How many birds are in my sky? - And maybe some UFOs?
To answer this question I used a cheap webcam (Logitech C310) and two pieces of software:
- UFOCapture is a video motion capture software that starts recording on a hard disk drive of a computer a few seconds before a change in the picture to a few seconds after a change in the picture.
- Yawcam is a static picture caption software with options for periodic captures and motion detection.
The software is sensitive enough to detect birds in flight and it recorded their flight paths correctly. Below I enhanced the paths manually to make them more visible.
Unfortunately I did not get a stable performance but I'm sure it's a hardware (webcam+laptop) problem and not a software problem, because I had similar problems with Yawcam. Many video recordings were incomplete or showed just static pictures (no motion). But the (few) successful video recordings were very impressive.
I didn't get enough data to count the birds in my sky. But from the video's I noticed some things. Some are blindingly obvious in hindsight, but it's good to be reminded of them:
- Few birds fly high. Most birds stick to the ground.
- It is difficult to catch birds in flight.
- Birds fly very quickly through my sky. It takes them less than 1 second to pass through the field of view.
- There are not many birds in the early morning sky. And most detected birds are individuals, there are no flocks.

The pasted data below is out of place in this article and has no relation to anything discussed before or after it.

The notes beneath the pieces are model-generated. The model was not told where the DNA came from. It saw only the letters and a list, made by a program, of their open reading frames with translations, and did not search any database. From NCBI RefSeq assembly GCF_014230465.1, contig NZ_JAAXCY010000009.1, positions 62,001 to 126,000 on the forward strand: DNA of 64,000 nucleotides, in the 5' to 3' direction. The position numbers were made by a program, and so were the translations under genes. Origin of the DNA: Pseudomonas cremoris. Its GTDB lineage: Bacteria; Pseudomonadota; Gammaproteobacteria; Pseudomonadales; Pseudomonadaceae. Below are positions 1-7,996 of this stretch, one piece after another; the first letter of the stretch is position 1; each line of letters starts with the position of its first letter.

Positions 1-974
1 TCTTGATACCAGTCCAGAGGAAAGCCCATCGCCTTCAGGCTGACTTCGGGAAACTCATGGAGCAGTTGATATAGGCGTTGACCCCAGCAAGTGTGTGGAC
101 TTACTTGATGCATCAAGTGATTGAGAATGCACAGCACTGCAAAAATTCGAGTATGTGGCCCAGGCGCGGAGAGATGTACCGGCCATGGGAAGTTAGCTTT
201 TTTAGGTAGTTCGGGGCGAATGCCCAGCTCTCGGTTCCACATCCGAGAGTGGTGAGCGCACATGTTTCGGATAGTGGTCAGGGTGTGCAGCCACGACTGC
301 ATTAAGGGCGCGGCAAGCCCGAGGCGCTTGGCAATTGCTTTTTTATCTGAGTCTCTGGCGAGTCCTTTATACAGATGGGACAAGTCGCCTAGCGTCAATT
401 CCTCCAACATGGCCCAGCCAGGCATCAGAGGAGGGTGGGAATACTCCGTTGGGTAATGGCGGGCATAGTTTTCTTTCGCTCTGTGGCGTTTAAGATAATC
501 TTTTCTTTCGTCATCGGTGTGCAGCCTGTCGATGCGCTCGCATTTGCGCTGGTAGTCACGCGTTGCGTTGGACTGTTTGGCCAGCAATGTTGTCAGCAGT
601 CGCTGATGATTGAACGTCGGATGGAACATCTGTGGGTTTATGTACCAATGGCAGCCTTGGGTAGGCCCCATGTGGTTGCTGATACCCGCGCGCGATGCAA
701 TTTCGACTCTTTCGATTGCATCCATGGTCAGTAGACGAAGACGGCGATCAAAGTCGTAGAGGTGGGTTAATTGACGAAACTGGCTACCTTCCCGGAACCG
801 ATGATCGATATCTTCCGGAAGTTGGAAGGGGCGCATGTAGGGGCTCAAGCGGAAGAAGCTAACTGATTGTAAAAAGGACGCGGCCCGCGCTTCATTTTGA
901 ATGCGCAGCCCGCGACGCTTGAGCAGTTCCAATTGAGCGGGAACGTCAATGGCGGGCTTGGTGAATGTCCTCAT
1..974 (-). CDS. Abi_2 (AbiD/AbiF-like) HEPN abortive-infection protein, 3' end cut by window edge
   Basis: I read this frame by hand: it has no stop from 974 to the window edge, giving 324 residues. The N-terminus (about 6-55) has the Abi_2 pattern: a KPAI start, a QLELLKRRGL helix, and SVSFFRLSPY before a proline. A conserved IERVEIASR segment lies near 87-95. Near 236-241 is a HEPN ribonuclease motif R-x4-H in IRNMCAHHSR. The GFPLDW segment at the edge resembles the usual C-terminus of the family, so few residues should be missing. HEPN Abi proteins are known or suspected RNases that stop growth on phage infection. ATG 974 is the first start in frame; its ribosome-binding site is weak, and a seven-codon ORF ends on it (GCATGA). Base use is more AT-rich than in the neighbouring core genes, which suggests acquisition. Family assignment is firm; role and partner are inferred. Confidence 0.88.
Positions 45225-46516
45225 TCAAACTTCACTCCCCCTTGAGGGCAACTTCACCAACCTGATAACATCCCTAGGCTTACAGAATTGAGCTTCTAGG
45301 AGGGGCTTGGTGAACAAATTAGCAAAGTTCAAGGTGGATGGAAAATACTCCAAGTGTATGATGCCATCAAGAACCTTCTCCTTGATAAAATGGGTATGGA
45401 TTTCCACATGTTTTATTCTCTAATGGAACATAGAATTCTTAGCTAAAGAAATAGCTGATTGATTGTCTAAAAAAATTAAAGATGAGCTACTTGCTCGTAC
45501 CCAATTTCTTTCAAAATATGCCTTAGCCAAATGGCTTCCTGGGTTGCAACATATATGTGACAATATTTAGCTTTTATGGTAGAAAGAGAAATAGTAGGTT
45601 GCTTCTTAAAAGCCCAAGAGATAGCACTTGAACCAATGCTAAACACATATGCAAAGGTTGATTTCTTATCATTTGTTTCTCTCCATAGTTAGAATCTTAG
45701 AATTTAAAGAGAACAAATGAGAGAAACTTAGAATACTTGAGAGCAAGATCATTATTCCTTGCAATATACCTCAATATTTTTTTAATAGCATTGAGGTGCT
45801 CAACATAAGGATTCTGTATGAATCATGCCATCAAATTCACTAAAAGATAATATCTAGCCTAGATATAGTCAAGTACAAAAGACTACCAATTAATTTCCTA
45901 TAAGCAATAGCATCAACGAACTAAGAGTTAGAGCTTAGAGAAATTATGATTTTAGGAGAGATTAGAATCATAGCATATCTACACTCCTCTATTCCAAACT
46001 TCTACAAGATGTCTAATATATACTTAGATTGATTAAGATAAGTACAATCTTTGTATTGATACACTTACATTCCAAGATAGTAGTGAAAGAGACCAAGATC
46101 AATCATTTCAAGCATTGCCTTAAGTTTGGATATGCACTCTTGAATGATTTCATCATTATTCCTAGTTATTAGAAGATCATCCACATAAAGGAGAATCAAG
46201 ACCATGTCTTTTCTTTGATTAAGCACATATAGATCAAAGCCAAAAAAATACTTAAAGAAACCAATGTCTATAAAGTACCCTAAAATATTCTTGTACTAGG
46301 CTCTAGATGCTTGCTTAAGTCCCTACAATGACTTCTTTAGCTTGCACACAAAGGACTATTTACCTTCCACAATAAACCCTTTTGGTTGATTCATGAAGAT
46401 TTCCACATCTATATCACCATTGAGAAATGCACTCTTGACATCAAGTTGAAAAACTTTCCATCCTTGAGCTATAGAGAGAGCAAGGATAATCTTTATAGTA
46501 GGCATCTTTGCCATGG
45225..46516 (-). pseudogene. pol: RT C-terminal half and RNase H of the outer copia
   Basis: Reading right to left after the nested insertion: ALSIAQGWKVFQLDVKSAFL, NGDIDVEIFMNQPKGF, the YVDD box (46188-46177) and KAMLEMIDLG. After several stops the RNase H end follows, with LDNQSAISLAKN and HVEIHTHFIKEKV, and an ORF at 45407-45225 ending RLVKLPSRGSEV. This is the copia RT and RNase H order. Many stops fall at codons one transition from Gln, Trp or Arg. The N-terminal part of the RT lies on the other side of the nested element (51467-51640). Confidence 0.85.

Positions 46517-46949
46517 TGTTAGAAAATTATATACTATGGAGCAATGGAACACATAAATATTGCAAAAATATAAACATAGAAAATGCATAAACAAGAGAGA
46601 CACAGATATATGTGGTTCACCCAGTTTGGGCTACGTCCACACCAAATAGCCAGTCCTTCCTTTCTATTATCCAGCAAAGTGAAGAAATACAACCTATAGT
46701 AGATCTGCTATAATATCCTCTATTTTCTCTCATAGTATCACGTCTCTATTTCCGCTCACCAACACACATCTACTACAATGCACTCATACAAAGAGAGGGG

- Birds are very small in the sky. I recognised seagulls and pigeons. Their flight patterns are easily identified. But otherwise it's difficult to determine the species.
The software is relatively stable but it has very limited functionality. The motion detection is not sensitive enough to detect birds in flight. So I set the software to take periodic pictures (1 picture per minute) and I caught:
- 26-12-2013 from 11:26 to 12:41 (75 minutes) looking North: 5 birds (4 seagulls, 1 unknown)
- 26-12-2013 from 15:19 to 17:39 (140 minutes) looking South: 18 birds (7 unknown, 1 unknown, 3 seagulls, 1 unknown, 6 jackdaws going to roost)
- 29-12-2013 from 12:20 to 17:30 (310 minutes) looking Southwest: 34 birds (1 unknown,1 magpie?, 4 jackdaws?, 24 seagulls, 1 airplane, 1 seagull, 3 jackdaws going to roost at 16:50)
- 31-12-2013 from 13:31 to 17:19 (218 minutes) looking Southwest: 1 bird (1 seagull), probably an anomalous result because of the fireworks all day long
- 1-1-2014 from 14:26 to 17:09 (163 minutes) looking North: 15 birds (15 seagulls)
- Webcam pictures of the sky are always beautiful.
- A bird in the sky adds depth and perspective to the sky. Do you know that magpie in the Breughel painting?
- Cheap webcams and free software are not sensitive enough for birdwatching and UFO hunting.
- Most of our birds are seagulls and a few jackdaws. Seagulls circle in the sky so they are easier to catch.
- If you look up 10 times you will see an airborne bird once. (But a human eye has a much wider view than the webcam, so you will probably see more birds.)
- What setup would I need to catch our other birds (ducks, coots, blackbirds, robins, magpies)? Better resolution? Point the webcam at the ground? Install a bird feeder?
- I could determine the most likely times to see a bird in the sky. My subjective feeling is that I see more birds in the morning and early afternoon than at other times.
http://sonotaco.com/soft/e_index.html - UFOCaptureV2, V2.24, 2013/06/09